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Milk Carton Football

I was born and raised as a country boy in the rural Pocono Mountains of northeastern Pennsylvania. I love the art of writing..

milk-carton-football

The 1950s seem so long ago in years, but so close in the childhood memories. I can often think back to something I did then, but have trouble remembering what I did yesterday. One of those memories was when my brother, Jim, myself and a few friends would get out in our front yard and play football.

At that time in our lives we were on the rather poor side. I know that there were people worse off than us, but we often went without some of the things we would have liked to have had. One of those things was a real football.

We would take one of the wax paper milk cartons out of the fridge and stuff it with leaves. Yes, that was our football, a wax paper milk carton stuffed with leaves. We had a milk man that delivered milk in those glass bottles, but when it wasn't time for him to deliver yet mom would often go to the store and pick up a carton or two of milk in the wax paper milk cartons.

Out on the yard one of the boys would say, where are the lines. My brother would say, "We aren't real particular, but we will make it when you get past that large rock over on the edge of the yard."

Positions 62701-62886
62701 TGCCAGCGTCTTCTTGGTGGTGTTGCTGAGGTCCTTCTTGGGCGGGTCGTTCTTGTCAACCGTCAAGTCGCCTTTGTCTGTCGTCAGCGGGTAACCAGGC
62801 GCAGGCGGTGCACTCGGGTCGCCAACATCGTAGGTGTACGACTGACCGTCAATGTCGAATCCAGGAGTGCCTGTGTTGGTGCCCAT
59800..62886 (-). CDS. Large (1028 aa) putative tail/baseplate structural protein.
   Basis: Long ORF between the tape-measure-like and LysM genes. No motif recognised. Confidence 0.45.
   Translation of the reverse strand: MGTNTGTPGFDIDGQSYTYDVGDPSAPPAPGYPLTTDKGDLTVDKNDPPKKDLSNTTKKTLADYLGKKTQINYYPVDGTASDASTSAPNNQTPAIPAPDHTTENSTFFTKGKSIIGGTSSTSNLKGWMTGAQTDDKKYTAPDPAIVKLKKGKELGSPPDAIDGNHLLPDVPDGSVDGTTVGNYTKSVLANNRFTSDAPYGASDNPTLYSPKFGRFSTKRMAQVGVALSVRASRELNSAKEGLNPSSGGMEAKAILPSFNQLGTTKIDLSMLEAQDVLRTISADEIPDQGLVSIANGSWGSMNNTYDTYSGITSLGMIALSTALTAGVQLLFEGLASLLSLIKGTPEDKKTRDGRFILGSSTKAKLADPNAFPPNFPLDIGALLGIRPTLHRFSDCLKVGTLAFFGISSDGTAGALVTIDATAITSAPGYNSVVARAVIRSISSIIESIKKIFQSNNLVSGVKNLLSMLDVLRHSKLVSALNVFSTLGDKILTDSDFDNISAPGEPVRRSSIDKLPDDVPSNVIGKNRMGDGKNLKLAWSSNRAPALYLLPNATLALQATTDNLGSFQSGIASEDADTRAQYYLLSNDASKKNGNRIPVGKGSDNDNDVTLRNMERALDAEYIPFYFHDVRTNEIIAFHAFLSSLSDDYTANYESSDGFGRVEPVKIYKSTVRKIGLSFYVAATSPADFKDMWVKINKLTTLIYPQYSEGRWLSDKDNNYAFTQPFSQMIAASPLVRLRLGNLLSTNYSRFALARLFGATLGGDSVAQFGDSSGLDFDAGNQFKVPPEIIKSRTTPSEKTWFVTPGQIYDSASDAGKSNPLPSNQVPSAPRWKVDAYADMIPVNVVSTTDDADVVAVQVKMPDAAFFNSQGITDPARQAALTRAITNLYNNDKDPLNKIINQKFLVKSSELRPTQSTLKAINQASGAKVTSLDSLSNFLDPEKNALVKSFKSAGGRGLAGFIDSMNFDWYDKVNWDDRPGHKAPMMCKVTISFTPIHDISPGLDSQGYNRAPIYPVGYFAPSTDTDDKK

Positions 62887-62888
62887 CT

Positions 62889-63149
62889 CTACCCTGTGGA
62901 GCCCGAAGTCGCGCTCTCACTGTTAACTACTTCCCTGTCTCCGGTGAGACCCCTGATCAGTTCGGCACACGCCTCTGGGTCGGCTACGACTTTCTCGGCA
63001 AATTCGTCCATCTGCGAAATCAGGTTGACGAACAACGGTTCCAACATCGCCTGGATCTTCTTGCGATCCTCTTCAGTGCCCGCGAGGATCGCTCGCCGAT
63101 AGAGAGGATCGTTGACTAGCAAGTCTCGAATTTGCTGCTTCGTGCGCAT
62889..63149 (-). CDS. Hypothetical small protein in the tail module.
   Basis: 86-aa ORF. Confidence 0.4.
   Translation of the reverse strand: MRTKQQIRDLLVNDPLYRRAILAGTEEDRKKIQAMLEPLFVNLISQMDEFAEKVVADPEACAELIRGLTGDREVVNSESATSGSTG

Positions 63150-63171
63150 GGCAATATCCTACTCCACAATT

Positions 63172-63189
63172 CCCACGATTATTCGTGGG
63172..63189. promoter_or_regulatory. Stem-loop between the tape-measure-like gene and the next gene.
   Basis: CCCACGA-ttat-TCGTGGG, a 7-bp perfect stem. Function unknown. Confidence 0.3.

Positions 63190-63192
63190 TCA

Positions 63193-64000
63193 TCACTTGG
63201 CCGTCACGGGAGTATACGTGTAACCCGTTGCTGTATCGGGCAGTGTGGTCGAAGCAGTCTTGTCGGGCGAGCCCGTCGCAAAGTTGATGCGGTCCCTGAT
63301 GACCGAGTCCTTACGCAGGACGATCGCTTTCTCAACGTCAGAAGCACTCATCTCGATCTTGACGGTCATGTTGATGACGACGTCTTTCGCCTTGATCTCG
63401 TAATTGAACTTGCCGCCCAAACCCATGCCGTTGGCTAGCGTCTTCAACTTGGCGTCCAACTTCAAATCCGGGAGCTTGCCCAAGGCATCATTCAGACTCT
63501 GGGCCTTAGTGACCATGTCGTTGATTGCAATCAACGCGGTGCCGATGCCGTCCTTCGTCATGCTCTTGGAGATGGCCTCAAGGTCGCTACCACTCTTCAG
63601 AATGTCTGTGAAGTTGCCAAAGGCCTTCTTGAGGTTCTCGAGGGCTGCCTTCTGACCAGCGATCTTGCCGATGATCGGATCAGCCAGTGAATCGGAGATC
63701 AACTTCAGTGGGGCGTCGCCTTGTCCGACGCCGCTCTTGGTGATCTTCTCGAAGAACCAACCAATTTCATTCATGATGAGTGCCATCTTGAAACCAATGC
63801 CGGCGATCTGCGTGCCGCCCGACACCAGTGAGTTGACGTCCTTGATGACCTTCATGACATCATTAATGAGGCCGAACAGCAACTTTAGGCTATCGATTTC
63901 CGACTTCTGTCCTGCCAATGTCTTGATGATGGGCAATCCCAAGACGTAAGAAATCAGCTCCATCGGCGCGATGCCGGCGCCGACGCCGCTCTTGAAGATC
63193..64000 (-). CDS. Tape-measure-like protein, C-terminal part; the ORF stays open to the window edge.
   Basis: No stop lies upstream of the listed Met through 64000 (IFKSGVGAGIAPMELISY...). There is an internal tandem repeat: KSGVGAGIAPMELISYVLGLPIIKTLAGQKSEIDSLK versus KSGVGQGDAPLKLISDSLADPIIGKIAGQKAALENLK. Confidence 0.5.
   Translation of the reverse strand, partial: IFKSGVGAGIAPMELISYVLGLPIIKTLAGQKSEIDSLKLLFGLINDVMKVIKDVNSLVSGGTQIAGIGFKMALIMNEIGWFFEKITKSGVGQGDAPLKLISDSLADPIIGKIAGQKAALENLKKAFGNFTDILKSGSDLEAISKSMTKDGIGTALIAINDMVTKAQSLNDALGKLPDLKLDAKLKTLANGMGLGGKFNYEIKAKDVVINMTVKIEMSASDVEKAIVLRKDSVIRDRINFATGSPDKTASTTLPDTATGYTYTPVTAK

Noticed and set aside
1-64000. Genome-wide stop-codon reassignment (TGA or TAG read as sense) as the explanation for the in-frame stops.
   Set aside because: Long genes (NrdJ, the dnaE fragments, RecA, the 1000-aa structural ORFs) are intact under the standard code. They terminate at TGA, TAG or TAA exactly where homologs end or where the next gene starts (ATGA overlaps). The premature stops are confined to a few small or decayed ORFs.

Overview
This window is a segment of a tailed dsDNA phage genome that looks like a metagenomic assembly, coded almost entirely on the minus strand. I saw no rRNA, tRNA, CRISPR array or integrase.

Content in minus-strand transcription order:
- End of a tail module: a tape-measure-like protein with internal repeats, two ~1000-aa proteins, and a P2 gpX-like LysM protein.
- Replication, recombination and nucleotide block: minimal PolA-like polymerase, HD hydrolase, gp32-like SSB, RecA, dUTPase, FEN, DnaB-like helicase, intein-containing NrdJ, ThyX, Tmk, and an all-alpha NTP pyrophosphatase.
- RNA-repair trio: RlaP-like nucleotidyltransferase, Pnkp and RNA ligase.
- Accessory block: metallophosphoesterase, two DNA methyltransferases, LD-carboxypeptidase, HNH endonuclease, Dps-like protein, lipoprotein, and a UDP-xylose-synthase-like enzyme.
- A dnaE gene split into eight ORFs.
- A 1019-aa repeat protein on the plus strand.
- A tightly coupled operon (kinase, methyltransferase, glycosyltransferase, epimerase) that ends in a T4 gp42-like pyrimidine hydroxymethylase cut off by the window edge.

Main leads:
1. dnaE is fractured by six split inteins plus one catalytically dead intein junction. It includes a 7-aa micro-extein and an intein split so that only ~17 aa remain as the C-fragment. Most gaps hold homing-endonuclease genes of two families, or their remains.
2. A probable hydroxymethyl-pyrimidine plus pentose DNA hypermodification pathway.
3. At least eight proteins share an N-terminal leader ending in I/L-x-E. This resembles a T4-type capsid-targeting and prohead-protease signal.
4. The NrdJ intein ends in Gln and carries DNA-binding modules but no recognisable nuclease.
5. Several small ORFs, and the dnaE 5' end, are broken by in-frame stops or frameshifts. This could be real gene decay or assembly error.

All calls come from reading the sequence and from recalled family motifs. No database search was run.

One of the other boys would say, "Let's make the line going the other way past that little pine tree with the bird house on it."

We all agreed and got down to playing our game of football. The milk carton football was no good at pass plays. How could anyone possibly throw a spiral with a milk carton?

However, on the running plays the milk carton worked fine. It was those plays that we did most of the time. We would play football in our yard for hours. Often the milk carton would start to fall apart and the leaves would fall out. That was no problem, we would go to the fridge and get another milk carton.

One of us would say, "There is still some milk in here. Does anyone want some?" We would pour a glass and share it passing from one kid to another. It felt refreshing and we were ready to go outside and get at it again.

My brother would get the leaves and stuff it into the new milk carton as tight as he could get it. Closing it up the new primitive football felt like the real thing. We were now ready to go at it again.

My brother and I were raised to understand that it was possible to make good with what we had. I look back to the 1950s of being raised in the Pocono Mountains of Pennsylvania and I would not change it for one moment.

Being raised as a country boy in the middle of the century in a very rural area is something that kids often miss out on today. It seems now it is more important to play video games than it is to be out in the yard getting some good old fashioned exercise.

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